DRIVERS have been warned about a car sharing mistake that could land them with a hefty fine this Christmas.
With the party season well and truly underway and people looking for a designated driver as the cost of living continues to bite, using lift sharing as a side hustle to make a bit of money, could land you in hot water.
Motorists could face a fine of up to £2,500 and leave them uninsured.
It’s a common practice to offer a lift to friend and family and there are hundreds of local groups on social media sites that help arrange car sharing where people can offer a ride home to strangers in exchange for payment.
While it is perfectly okay to give a lift to others and ask them to contribute to the fuel costs, it could have serious repercussions if the driver does it to make a profit.
The boss of temporary car insurance firm Veygo, James Armstrong, said: “Under the Criminal Justice and Public Order Act 1994, so-called ‘taxi touting’, where an unlicensed vehicle is used as a taxi in a public place to carry passengers in exchange for money, is illegal.
“If you’re caught by the police, it’s considered a Level 4 offence and you could be fined £2,500 if found guilty.
“This would apply to any driver who is essentially using their private vehicle as a taxi service, making a profit, and not having the required taxi licences.”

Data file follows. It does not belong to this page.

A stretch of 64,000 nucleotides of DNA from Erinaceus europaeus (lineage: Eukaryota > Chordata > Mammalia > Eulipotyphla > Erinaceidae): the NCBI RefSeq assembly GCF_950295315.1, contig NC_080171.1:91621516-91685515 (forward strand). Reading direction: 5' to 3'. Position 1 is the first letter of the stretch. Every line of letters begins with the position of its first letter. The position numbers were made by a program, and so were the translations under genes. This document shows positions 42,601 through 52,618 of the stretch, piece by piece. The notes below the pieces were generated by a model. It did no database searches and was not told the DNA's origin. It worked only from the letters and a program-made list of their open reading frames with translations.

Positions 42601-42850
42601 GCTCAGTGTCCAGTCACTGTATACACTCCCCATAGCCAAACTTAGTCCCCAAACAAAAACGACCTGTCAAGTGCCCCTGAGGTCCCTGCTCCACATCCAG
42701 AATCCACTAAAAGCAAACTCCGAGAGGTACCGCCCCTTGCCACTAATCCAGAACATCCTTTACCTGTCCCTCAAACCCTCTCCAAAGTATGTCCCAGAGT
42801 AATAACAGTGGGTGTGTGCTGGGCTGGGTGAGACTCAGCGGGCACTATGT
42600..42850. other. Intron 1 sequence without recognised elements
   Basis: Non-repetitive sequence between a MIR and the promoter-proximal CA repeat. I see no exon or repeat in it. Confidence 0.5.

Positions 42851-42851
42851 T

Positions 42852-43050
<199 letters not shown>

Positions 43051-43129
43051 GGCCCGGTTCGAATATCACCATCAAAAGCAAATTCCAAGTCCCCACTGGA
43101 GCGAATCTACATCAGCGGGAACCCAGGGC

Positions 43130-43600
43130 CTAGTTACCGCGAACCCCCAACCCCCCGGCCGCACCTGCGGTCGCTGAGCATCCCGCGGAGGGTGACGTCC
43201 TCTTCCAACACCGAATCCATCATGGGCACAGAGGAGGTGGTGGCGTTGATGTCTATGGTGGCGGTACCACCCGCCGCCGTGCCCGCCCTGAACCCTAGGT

Although ‘Taxi touting’ covers soliciting for fares in public, anyone pre-arranging lifts also has to be wary of staying within the law.
Armstrong said: “In the case of offering the occasional lift to help people you know to get home, you need to be aware of the Public Passenger Vehicle Act.
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“For the lift to be legal, it must be organised in advance and the money you take from passengers should never be more than the running costs, such as fuel.”
He added: “If you’re found guilty of making a profit from lifts in an unlicensed car or van, you could also invalidate your insurance and be liable for the costs of repair and legal fees if you are involved in an accident.
“According to the Association of British Insurers, your insurance cover will not be affected if your passengers contribute towards your journey costs (including fuel, vehicle depreciation and associated vehicle running costs), as long as lifts are given in a vehicle seating eight passengers or less.
“It does, however, recommend that if you are part of a car or ride-sharing scheme you check the terms and conditions carefully and speak to your insurer to check you have the right level of cover.”
Armstrong also advised anyone thinking of using an unlicensed ride share to consider their own safety.
He said: “If you call or hail a licensed taxi, you can be confident that they have passed stringent checks and undergone criminal history checks.
“So, always stop and think before you decide about a lift and if in doubt, organise a way of getting home with a licensed taxi driver or someone you know and trust.”